Doom Troopin’ (Part 3)
(To read part 1, click here)
(To read part 2, click here)
As the 21st century dawned, Zakk Wylde found himself crafting a new band with which to flesh out some of his ideas that were not wholly suitable for his day job in Ozzy Osbourne’s band. Using some of the Southern Rock influences he showcased on previous solo project Pride & Glory, as well as a biker aesthetic, and a base of pure Heavy Metal and Hard rock, this creation would come to be Zakk’s signature even more than his work with Ozzy.
Originally released on May 4th, ’99 (in most of the world, with the Japanese release happening October 28th, ’98), Black Label’s debut album, Sonic Brew, shared many similarities with the Pride & Glory project, but was undoubedtly a much heavier album. Sounding like a mix of Sabbath and Motorhead, with the sonic attack of Pantera, and just a little Lynyrd Skynyrd/Allman Brothers influence, there was little doubt that BLS would be one of the traditional Metal bands to lead the Metal scene into the new millenium. Even though the album performed modestly from a commercial stand-point, the band was already conjuring a cult following of young men looking for a clear successor to Motorhead and the biker bands of old.
Follow-up album Stronger than Death saw Zakk and the band moving in an even heavier and more metallic direction than the debut had set them in. Still being relatively unnoticed commercially, it continued to build the bands cult following with songs like “All for You”, “Counterfeit God” and “Superterrorizer”. The album was faster than the debuts relatively slow, Sabbatherian tempos and was filled with songs built for the road, aswell as Zakk’s trademarked pinch harmonics and soloing. It also saw a slight shift toward the songs having even more groove.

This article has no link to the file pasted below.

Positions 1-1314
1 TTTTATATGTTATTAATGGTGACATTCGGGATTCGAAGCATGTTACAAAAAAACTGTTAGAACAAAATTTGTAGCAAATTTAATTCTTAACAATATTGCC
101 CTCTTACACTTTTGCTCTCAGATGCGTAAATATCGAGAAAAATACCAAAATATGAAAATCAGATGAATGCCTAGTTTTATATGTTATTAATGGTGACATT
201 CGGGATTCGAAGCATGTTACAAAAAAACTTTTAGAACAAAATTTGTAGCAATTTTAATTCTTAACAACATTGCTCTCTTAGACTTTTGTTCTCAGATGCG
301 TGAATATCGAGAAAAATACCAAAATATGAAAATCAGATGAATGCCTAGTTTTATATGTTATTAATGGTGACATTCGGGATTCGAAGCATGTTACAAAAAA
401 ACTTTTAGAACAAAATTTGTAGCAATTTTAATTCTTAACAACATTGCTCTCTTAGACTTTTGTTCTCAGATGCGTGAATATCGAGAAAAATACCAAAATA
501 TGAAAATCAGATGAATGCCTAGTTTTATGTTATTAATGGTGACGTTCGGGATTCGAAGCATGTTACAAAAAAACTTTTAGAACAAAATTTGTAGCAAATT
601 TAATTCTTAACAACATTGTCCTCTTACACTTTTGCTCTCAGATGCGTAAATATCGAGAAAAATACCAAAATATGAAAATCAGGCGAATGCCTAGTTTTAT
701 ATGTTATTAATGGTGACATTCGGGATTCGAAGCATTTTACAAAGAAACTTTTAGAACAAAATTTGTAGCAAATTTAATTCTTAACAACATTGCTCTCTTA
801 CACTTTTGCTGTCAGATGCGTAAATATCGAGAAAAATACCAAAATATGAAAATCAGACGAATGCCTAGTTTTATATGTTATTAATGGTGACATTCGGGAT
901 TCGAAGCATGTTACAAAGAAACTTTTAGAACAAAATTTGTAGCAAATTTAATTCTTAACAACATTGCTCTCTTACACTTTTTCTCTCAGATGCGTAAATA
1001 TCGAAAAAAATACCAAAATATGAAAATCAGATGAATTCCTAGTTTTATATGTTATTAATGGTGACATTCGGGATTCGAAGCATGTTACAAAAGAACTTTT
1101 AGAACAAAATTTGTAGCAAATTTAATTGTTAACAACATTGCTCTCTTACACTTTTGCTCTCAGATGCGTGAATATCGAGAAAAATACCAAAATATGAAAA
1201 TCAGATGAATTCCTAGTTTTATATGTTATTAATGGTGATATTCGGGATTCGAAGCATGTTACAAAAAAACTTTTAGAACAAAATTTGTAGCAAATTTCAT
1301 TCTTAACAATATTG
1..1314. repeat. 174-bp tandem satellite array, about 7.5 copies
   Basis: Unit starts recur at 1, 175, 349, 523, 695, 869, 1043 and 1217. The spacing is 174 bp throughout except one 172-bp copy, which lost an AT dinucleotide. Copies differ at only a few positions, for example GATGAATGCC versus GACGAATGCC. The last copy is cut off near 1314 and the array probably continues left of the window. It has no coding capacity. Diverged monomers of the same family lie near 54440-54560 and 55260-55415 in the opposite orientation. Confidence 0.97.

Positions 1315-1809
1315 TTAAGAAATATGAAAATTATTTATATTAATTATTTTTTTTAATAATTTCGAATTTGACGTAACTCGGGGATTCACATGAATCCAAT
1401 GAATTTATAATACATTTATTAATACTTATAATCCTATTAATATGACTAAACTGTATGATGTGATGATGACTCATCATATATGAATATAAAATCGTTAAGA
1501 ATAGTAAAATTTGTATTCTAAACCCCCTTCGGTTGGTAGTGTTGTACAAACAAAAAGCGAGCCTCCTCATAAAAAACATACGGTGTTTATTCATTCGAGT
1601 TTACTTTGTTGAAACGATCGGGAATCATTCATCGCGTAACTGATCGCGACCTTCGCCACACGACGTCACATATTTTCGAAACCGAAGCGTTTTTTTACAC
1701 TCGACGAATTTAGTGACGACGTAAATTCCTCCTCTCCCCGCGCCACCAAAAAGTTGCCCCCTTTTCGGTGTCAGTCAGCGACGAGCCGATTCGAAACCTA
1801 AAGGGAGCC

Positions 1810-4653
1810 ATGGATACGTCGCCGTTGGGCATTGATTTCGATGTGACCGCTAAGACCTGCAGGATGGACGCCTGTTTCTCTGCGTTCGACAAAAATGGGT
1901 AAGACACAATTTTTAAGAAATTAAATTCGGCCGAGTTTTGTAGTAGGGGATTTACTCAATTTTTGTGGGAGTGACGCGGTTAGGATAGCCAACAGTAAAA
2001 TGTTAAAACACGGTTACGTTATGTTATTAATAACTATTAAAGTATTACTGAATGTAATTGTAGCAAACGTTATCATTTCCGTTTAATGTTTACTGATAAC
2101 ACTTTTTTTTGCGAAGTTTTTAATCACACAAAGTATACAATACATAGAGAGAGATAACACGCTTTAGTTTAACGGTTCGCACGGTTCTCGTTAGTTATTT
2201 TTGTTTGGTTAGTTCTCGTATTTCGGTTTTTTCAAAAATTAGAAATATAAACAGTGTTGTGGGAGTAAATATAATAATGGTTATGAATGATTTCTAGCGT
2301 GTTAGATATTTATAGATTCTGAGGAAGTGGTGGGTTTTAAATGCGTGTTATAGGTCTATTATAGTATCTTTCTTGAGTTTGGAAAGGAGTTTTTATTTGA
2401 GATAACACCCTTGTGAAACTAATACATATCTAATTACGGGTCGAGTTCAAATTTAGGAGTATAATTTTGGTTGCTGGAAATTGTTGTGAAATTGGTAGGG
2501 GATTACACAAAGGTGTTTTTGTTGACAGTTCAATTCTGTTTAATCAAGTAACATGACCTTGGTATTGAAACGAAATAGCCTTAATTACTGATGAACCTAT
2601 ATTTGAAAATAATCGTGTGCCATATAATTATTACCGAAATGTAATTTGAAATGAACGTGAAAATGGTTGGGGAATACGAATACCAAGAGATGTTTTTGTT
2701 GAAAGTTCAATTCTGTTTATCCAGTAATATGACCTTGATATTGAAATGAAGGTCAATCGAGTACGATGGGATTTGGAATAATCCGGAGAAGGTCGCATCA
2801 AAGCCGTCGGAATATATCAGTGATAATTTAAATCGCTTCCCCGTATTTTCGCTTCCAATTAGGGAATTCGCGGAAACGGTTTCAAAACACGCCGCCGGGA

With BLS slowly becoming entrenched into the mind of the Metal community (as well as being one of the very few new entrants in the Traditional Metal sub-genre for quite some time), Zakk was called back into the service of Ozzy Osbourne in 2001 to record Down to Earth. In terms of guitar work, the album could easily be seen as another link in the BLS chain, with Zakk continue the musical trends that had begun on Stronger than Death including an inclination towards groove and melody. Down to Earth also corrected the most prevalent problem that the previous Ozzy album had: only 2 ballads were recorded for the 11 track album versus a ridiculous 4 ballads out of Ozzmosis’ 10 tracks. This, coupled with Zakk’s continued development of his guitar style, made Down to Earth a much stronger record than the one that preceded it in the Ozzy catalog.
(For more info on Zakk Wylde, visit ZakkWylde.com)
(For more info on Ozzy Osbourne, visit Ozzy.com)
(For more info on BLS, visit BlackLabelSociety.com)